Thursday, 8 October 2015

New Insight Into The Auditory Abilities Of Early Humans

We are so used to seeing the world through our eyes that we sometimes forget the sensory layers which work in tandem with it, particularly sound. Take away our sense of hearing and we can still function, sign language allowing us to exchange information. Take away our sense of sight and we are instantly disoriented.

Evolution has blunted our once keen-eared ancestors auditory faculties. We can easily locate the direction from which sound emanates, but without sight determining what makes the sound or how far away the source lies is extremely difficult. It can take years to learn to utilise hearing in the absence of sight.

Of course our sense of hearing has evolved its own set of benefits. Our ability to communicate orally far surpasses that of any other species. Yet our changing relationship with sound has had a great impact on our evolution. A recent study reveals the auditory capacities of our hominid ancestors. Humans have better hearing across a wider range of frequencies, generally between 1.0-6.0 kHz, than most other primates. Within this same frequency range, which encompasses many of the sounds emitted during spoken language, such primates lose sensitivity in comparison to humans.

The skull of Paranthropus used in the study and the reconstructed inner ear
'We know that the hearing patterns, or audiograms, in chimpanzees and humans are distinct because their hearing abilities have been measured in the laboratory in living subjects,' said Rolf Quam from Binghamton University. 'So we were interested in finding out when this human-like hearing pattern first emerged during our evolutionary history.'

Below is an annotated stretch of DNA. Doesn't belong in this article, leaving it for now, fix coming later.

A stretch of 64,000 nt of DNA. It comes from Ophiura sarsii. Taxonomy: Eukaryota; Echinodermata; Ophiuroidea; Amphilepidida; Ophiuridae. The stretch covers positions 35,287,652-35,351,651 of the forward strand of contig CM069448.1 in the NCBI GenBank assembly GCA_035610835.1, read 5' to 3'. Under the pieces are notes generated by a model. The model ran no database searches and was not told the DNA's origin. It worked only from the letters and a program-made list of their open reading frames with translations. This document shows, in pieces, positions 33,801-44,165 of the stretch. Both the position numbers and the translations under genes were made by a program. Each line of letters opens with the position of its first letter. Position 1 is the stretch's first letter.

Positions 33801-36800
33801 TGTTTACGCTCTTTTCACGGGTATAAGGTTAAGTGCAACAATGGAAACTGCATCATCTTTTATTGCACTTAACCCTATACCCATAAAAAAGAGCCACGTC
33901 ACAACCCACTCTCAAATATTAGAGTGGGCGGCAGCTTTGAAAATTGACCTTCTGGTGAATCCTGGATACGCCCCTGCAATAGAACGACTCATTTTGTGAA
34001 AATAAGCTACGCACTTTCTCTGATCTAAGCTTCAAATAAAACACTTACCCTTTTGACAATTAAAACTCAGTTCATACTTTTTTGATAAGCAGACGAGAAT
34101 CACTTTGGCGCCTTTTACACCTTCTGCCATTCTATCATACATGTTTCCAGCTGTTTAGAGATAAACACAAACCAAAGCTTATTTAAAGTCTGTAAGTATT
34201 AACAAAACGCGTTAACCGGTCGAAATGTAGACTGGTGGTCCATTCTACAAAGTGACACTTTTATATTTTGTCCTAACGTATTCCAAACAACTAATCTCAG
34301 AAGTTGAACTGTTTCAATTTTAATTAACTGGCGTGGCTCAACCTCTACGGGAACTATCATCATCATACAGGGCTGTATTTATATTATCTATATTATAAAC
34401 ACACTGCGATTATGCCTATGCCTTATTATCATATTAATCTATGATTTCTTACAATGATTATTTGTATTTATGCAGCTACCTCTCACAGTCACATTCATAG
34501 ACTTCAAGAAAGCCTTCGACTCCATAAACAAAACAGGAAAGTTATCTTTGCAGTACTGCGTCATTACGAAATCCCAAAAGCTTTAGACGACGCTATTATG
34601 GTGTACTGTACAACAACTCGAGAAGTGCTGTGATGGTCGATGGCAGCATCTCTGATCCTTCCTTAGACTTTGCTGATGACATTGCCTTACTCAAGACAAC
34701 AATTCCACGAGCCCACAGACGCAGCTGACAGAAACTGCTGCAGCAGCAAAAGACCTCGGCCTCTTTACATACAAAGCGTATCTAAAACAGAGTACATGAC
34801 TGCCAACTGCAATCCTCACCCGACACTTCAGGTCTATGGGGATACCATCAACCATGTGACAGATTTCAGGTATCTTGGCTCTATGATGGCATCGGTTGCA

Previous studies conducted by Quam on Homo heidelbergensis fossils from Sima de los Huesos in Spain showed that their auditory capabilities were identical to our own. This new study focused on older 2 million year old australopithecine fossils from South Africa.

A graph showing the range of peak auditory sensitivity for australopithecines
CT scans and computer models were used to reconstruct the anatomy of the inner ears of Australopithecus and Paranthropus so that they could be studied. The results showed that the region of maximum hearing sensitivity was shifted towards slightly higher frequencies, compared to other non-human primates, and that early hominins showed better hearing than either chimpanzees or humans from about 1.0-3.0 kHz.

In more open environments sound waves don't travel as far as in the rainforest canopy, so short range, high frequency communication is more favourable. 'We know these species regularly occupied the savanna since their diet included up to 50 percent of resources found in open environments,' said Quam.

The researchers made it clear that they are not suggesting that the australopithecines had the capacity to speak. They could certainly communicate. Yet what we know of their anatomy suggests that they had neither the vocal nor cranial complexity to utilise language as complex as our own. Nevertheless the shift to higher frequencies was certainly an important step towards language.

'We feel our research line does have considerable potential to provide new insights into when the human hearing pattern emerged and, by extension, when we developed language,' concluded Quam.